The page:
Now for medicine, and for organic systems, you're dealing with systems that have evolved through processes of natural and social selection. We're talking about medicine here, but this also applies to biological ecosystems,economies and conflict systems. There are no plans, because it wasn't designed. Instead, the plans are more of observational studies about how particular aspects of the system actually work. The focus in these studies tends to be on things that are going wrong, and things that need fixing. The focus in the medical world is on treating as many injuries and diseases as possible, and also on taking advantages of opportunities to improve health. This is what athletic training is all about. There is a range of different treatments. For some kinds of ailments, doctors are quite able to produce a complete cure. For others, the best they can do is symptomatic relief. Take Claritin for hay feber in the spring. Other kinds of problems they can't treat but they can help you live with. That's what the whole movement which produced the Americans with Disabilities Act was about: helping people live with incurable chronic conditions.
The truth is, there are terminal conditions for which modern medicine does not have solutions. This applies to conflicts, as well. The focus is on limiting destructive conflict dynamics, and taking advantage of any opportunities you can identify for mutually beneficial agreement. Outcomes can range, starting with complete cure and resolution - sometimes, there are misunderstandings that can be cleared up or there really is a win-win solution. In many other cases, what you're providing is symptomatic relief, in helping people learn to live with chronic conflict, but to do so in ways that limit casualties and costs. Sadly, there are some conflicts that are in essence terminal. We do not now have the tools that enable us to deal with these constructively.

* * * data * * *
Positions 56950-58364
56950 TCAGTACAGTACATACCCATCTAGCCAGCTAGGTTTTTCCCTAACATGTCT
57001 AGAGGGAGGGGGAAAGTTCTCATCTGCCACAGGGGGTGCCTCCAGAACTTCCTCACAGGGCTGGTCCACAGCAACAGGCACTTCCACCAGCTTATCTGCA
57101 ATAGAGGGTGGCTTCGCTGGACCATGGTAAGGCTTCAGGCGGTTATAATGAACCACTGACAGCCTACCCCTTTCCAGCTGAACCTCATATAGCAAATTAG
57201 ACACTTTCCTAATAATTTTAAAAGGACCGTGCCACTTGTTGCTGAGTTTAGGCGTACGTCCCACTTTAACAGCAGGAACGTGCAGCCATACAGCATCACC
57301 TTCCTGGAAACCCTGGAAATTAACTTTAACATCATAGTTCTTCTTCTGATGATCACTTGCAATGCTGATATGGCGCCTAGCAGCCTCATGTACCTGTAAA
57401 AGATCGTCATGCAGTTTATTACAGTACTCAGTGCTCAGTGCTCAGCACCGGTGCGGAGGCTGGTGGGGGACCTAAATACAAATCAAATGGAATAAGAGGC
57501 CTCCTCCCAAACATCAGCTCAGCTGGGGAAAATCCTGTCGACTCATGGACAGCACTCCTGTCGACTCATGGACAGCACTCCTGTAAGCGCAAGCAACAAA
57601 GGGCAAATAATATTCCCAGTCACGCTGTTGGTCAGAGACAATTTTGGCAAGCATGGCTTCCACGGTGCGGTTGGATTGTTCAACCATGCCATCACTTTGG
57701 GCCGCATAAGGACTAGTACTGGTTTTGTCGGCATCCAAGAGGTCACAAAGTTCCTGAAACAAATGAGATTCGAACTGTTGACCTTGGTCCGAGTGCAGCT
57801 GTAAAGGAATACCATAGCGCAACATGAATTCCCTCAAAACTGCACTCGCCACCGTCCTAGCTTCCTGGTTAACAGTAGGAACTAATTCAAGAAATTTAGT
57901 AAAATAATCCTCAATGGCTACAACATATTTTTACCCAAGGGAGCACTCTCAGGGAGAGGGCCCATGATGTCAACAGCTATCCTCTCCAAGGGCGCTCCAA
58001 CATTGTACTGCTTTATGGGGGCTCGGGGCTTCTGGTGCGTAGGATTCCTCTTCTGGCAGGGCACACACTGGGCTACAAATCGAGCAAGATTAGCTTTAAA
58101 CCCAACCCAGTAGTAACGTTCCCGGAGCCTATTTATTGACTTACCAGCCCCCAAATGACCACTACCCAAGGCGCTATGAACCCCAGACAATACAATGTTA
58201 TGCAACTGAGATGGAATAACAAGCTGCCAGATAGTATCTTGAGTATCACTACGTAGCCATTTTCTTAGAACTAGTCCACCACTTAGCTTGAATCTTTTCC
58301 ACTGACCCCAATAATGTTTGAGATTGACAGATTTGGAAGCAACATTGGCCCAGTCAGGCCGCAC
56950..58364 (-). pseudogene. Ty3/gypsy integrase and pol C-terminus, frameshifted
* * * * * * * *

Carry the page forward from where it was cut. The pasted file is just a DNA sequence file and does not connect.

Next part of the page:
Keep in mind that medicine tends to focus on fixing injuries and diseases, and that's sort of a negative way of framing things. You can also focus on things that go wrong in conflict which is also negative. But accompanying every problem, there are corresponding opportunities for those who can solve them. And in that sense, all of the gigantic problems associated with conflict are accompanied by equally large array of opportunities for people to help solve those problems.